Palettes Throughout History: Trace the evolution of color through the palettes of artists over time.
Which colors to put on your palette is a choice—and a very important one. Today’s artist has access to more colors of paint than ever before, but having access doesn’t necessarily mean that an artist should use all of the available options.
It’s important to understand how intertwined pigments are with art history. The accessibility of pigments, for example, has been a significant factor in determining which colors appear on a particular painter’s palette. While most artists would have had access to pigments attainable in their own town, city or region, many pigments come from Italian or French sources, as is often indicated by their names—Venetian red, for example, or Naples yellow.
We know what paints were used by some artists of the past from the portraits and self-portraits that show them holding a palette—and, in some cases, from notes they left behind. Researchers have also been able to use X-ray technology to determine the colors used in specific paintings.
In this overview, you’ll learn which paints made up a typical palette for artists at various time periods. If you want to tackle the time-honored tradition of copying a masterwork, it’s a good idea to emulate the master’s palette as much as possible, which can help you understand how the master artist solved various problems.
The Impressionist Palette
The manufacturing processes developed during the Industrial Revolution (approximately 1750 to 1840) brought mineral pigments to European painters’ palettes. Mineral pigments based on compounds of antimony, boron, cadmium, cobalt, copper, lead, manganese, mercury and nickel became readily available. The cadmium colors—cooked in a furnace at roughly 2,000 degrees and bonded to other metals such as selenium, aluminum and tin—were especially important. When these colors arrived in Paris around 1860, they fostered the birth of Impressionism.
In 1991, David Bomford, director of the National Gallery, in London, published a book, Art in the Making: The Impressionists (Yale University Press), which shared the findings of his team’s pigment analysis of Impressionist works in the museum’s collection. Their studies found that the Impressionist painters used a lot of new, high-chroma colors but also relied on a number of carryover colors that had been used for centuries, such as vermilion, lead white and Naples yellow.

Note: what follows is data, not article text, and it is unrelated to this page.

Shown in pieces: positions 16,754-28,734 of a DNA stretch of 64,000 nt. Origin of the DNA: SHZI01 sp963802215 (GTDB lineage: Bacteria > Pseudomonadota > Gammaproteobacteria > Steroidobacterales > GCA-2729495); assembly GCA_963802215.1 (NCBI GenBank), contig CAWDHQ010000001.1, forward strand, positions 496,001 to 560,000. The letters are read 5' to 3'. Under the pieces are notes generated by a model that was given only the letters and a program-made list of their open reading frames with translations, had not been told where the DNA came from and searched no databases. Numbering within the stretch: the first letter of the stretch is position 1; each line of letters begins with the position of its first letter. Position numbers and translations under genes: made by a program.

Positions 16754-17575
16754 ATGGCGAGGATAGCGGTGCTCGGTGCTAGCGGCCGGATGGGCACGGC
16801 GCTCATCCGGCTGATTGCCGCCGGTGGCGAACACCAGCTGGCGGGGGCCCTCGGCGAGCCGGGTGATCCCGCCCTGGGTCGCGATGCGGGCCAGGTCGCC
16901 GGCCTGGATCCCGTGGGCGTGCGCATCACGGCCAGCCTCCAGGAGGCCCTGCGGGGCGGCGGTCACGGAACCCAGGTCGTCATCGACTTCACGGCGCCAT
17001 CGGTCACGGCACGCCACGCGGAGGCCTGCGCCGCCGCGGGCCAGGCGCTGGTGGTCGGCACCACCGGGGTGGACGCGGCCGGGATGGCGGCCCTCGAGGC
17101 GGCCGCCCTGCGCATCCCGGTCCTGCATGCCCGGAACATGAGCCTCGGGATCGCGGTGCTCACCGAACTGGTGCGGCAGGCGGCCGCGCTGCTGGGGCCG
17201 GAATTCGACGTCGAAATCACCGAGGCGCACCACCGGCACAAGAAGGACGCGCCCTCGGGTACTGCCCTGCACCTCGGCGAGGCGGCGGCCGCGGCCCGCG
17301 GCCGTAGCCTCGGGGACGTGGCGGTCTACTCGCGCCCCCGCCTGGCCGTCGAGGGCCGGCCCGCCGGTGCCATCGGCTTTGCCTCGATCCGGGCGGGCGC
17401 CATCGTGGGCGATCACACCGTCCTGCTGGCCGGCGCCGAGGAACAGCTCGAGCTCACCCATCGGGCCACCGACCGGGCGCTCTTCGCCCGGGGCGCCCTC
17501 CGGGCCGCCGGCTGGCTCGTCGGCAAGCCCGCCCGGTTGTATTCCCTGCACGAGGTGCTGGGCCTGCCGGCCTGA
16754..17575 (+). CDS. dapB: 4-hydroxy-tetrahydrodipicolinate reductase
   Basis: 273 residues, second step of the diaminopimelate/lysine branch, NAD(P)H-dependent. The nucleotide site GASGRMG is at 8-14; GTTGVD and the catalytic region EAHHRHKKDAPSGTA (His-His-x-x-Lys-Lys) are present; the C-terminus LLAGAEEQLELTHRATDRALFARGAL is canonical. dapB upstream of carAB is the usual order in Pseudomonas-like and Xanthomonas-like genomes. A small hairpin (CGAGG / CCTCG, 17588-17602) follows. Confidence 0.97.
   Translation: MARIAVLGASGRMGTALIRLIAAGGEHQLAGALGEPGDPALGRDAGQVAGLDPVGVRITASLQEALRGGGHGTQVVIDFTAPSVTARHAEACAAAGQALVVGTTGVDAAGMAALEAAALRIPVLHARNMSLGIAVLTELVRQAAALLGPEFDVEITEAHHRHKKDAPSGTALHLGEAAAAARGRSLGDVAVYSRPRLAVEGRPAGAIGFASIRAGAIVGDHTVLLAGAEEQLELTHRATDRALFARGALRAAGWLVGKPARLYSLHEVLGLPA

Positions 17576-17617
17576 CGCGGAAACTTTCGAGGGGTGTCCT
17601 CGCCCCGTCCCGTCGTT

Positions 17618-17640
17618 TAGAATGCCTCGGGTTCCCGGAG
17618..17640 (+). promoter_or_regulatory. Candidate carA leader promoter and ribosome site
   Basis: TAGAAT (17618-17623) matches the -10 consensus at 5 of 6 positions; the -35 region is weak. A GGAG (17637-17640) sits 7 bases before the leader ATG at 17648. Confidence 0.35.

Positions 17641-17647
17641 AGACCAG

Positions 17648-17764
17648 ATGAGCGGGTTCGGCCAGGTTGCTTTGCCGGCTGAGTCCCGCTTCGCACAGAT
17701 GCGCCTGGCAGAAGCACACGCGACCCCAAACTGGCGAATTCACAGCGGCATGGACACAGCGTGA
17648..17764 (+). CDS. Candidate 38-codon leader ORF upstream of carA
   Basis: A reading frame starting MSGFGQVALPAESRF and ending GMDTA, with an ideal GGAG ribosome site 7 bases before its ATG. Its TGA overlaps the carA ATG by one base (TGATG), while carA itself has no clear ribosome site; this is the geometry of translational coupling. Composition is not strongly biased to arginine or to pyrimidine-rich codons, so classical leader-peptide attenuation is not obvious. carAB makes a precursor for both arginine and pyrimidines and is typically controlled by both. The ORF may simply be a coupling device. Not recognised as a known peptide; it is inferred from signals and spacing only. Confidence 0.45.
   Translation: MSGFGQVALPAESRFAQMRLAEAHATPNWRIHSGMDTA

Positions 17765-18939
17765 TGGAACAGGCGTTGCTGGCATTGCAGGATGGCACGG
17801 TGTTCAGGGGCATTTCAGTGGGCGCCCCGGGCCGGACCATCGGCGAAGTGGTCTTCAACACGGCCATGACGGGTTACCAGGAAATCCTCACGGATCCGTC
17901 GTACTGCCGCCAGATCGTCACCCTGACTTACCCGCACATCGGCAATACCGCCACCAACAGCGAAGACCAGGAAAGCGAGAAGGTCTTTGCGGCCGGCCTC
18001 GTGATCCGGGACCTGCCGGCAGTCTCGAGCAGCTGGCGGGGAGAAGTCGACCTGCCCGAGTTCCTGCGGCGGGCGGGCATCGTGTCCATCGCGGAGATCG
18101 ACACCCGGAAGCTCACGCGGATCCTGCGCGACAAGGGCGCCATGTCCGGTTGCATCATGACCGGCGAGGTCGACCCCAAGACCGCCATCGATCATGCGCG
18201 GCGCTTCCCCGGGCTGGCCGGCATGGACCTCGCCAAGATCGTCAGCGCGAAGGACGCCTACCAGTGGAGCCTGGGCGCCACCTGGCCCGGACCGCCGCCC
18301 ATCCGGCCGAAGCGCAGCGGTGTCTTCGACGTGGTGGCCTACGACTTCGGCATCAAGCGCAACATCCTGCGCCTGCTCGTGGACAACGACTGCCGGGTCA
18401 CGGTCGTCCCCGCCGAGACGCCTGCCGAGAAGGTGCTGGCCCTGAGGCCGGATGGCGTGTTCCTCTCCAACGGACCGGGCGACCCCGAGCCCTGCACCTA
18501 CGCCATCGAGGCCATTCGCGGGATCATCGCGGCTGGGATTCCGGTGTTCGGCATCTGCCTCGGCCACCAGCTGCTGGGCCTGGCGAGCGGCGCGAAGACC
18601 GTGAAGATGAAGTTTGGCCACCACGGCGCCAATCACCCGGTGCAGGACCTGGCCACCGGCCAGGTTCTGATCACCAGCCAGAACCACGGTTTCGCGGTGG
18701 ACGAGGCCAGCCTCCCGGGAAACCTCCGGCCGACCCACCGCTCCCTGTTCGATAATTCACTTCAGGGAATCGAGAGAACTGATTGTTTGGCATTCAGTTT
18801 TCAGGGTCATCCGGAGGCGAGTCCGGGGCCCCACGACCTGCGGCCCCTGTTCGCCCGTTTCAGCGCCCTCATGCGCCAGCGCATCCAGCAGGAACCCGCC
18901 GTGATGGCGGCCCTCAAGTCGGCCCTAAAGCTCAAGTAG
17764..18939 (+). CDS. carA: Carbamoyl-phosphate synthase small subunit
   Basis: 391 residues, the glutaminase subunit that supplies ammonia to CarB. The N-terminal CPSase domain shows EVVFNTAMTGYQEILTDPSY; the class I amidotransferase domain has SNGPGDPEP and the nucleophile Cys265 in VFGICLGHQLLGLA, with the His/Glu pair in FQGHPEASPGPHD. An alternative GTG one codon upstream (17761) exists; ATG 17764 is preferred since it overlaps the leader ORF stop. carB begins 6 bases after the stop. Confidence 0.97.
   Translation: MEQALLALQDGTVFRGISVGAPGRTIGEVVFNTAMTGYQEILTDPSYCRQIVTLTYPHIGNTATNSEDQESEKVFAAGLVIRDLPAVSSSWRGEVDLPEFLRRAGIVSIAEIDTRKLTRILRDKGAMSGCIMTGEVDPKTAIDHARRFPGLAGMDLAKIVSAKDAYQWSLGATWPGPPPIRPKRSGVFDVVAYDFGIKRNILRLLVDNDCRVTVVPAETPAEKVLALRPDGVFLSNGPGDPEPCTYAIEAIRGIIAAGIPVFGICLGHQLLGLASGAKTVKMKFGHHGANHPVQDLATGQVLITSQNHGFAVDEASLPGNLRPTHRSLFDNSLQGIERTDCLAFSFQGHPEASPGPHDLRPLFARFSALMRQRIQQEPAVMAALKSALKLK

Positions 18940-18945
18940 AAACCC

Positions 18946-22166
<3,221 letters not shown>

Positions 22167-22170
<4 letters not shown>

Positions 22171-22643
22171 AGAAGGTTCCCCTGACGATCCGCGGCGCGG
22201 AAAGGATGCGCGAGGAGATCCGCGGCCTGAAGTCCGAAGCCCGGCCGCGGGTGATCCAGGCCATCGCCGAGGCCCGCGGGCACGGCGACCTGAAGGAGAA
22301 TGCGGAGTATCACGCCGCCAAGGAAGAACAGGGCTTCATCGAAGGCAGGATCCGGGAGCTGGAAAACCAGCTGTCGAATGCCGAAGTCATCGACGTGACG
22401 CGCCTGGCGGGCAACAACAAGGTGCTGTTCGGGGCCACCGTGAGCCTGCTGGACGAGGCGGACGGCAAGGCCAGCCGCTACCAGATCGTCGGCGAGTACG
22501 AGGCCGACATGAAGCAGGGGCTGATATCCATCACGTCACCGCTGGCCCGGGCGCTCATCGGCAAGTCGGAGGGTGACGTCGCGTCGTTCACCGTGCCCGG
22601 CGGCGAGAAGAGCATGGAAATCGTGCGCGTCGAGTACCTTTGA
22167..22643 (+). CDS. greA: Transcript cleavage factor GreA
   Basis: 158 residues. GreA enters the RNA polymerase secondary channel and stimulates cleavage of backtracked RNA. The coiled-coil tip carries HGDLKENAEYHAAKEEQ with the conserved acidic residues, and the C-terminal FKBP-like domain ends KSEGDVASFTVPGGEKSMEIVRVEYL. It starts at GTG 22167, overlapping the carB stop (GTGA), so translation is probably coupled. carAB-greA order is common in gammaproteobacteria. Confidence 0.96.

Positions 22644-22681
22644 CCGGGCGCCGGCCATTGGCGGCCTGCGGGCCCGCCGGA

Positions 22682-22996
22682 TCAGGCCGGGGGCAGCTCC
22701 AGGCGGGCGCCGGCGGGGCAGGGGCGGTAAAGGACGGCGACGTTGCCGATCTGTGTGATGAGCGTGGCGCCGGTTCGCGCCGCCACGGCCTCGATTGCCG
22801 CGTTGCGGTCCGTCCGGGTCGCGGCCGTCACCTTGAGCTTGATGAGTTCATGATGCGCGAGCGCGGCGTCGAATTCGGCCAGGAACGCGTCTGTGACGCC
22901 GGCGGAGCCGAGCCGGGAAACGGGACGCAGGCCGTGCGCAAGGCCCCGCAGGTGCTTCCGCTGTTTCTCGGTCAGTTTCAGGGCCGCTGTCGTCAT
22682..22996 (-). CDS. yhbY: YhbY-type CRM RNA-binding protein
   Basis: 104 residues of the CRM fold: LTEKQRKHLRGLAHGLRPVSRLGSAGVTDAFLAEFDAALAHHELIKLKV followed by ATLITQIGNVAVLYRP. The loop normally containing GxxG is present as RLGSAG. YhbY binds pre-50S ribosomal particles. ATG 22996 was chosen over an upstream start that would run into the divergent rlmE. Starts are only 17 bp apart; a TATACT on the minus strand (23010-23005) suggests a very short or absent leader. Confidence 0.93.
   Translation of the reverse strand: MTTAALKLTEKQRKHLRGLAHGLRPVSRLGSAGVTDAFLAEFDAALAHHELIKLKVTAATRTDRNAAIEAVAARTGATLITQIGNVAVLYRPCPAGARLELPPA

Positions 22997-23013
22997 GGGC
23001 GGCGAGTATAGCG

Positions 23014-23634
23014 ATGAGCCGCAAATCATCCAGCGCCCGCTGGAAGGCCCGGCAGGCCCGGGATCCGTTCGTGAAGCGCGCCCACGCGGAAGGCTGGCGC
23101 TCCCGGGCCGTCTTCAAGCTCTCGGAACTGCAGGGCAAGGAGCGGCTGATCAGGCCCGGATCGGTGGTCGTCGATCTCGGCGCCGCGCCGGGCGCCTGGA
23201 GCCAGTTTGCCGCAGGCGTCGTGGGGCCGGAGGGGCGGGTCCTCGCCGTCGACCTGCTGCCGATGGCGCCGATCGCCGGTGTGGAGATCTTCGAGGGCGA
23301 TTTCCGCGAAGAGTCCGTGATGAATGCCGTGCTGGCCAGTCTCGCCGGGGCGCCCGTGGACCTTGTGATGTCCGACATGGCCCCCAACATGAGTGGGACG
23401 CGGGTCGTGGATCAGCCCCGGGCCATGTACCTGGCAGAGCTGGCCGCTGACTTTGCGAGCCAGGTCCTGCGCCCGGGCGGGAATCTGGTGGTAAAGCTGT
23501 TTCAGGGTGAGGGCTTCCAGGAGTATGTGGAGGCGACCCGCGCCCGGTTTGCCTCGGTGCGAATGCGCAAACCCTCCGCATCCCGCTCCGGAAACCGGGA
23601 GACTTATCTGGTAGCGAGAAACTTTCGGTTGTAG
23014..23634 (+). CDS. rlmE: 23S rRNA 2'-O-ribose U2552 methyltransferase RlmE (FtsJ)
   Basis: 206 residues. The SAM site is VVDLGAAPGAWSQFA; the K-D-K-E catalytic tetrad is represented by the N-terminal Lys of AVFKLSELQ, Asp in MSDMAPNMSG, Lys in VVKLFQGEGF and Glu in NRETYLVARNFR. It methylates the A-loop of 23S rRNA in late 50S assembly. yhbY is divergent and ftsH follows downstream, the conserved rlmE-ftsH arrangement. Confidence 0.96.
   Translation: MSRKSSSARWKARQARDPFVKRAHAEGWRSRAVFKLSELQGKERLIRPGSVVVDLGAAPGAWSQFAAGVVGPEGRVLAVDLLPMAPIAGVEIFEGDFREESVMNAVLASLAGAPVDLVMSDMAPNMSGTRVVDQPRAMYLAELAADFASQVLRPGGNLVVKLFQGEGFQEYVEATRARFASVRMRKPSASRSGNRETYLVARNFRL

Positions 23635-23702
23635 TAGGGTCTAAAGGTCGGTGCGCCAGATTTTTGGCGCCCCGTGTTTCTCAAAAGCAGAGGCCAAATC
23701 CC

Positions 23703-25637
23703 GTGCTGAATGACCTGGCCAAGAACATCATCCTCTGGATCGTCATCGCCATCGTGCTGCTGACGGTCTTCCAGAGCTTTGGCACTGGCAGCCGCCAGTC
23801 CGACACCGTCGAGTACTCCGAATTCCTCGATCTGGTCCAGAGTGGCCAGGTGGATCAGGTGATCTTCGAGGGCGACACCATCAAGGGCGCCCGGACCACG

The mineral pigments used by French Impressionist painters allowed them to paint in a high-color key—that is, to use mostly light values, as seen above (left) in The Bridge at Argenteuil (1874; oil on canvas, 235/8x313/8) by Claude Monet (1840–1926) and (right) in The Pink Dress (Albertie-Marguerite Carré, later Madame Ferdinand-Henri Himmes) (ca 1870; oil on canvas, 211/2x261/2) by Berthe Morisot (1841–95).
The American Impressionist Palette
In the mid- to late 19th century, many American artists were studying art in Europe—especially Paris. Inspired by the Impressionists’ bold use of color, these artists returned home and formed a group of American Impressionists called the Ten American Painters, or simply The Ten. The group, centered in New England, included Frank Weston Benson (1862–1951), Edmund C. Tarbell (1862–1938), Joseph DeCamp (1858–1923), Willard Leroy Metcalf (1858–1925), Julian Alden Weir (1852–1919), Childe Hassam (1859–1935), Robert Reid (1862–1929), Edward Simmons (1852–1931), Thomas Wilmer Dewing (1851–1938) and John Henry Twachtman (1853–1902). William Merritt Chase (1849–1916) was added to the group years later, and Emil Carlsen (1848–1932) is also linked to the group.
Bright with high-chroma colors, the American Impressionists’ palette was very similar to that of their French counterparts’. The American Impressionists began teaching at schools in Boston, Philadelphia, New York and elsewhere. Through schools, such as the Art Students League of New York, they influenced generations of painters that followed.
The Modern Palette
Today’s palettes are full of high-chroma colors; we have access to so many more pigments than ever before. Artists tend to use both inorganic and organic colors, taking their cues from contemporary teachers as well as Old Masters, while also experimenting themselves.
It’s a good idea to try new colors to see what you like. Take note of a color’s behavior and characteristics, and develop a palette that works for you.
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